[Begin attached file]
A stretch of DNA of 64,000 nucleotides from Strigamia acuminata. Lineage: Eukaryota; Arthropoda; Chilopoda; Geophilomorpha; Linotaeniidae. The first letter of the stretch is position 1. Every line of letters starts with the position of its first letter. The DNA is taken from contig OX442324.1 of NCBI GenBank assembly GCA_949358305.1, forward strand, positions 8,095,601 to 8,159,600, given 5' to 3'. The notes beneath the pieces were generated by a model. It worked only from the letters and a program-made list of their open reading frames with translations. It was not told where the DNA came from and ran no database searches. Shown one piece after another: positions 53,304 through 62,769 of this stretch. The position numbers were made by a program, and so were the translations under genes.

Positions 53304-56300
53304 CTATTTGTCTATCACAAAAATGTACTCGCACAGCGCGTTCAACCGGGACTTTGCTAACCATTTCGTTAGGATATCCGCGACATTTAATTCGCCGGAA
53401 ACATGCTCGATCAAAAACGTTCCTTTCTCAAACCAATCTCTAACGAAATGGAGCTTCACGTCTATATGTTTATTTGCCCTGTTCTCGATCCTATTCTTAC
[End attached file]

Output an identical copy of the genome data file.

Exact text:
A stretch of DNA of 64,000 nucleotides from Strigamia acuminata. Lineage: Eukaryota; Arthropoda; Chilopoda; Geophilomorpha; Linotaeniidae. The first letter of the stretch is position 1. Every line of letters starts with the position of its first letter. The DNA is taken from contig OX442324.1 of NCBI GenBank assembly GCA_949358305.1, forward strand, positions 8,095,601 to 8,159,600, given 5' to 3'. The notes beneath the pieces were generated by a model. It worked only from the letters and a program-made list of their open reading frames with translations. It was not told where the DNA came from and ran no database searches. Shown one piece after another: positions 53,304 through 62,769 of this stretch. The position numbers were made by a program, and so were the translations under genes.

Positions 53304-56300
53304 CTATTTGTCTATCACAAAAATGTACTCGCACAGCGCGTTCAACCGGGACTTTGCTAACCATTTCGTTAGGATATCCGCGACATTTAATTCGCCGGAA
53401 ACATGCTCGATCAAAAACGTTCCTTTCTCAAACCAATCTCTAACGAAATGGAGCTTCACGTCTATATGTTTATTTGCCCTGTTCTCGATCCTATTCTTAC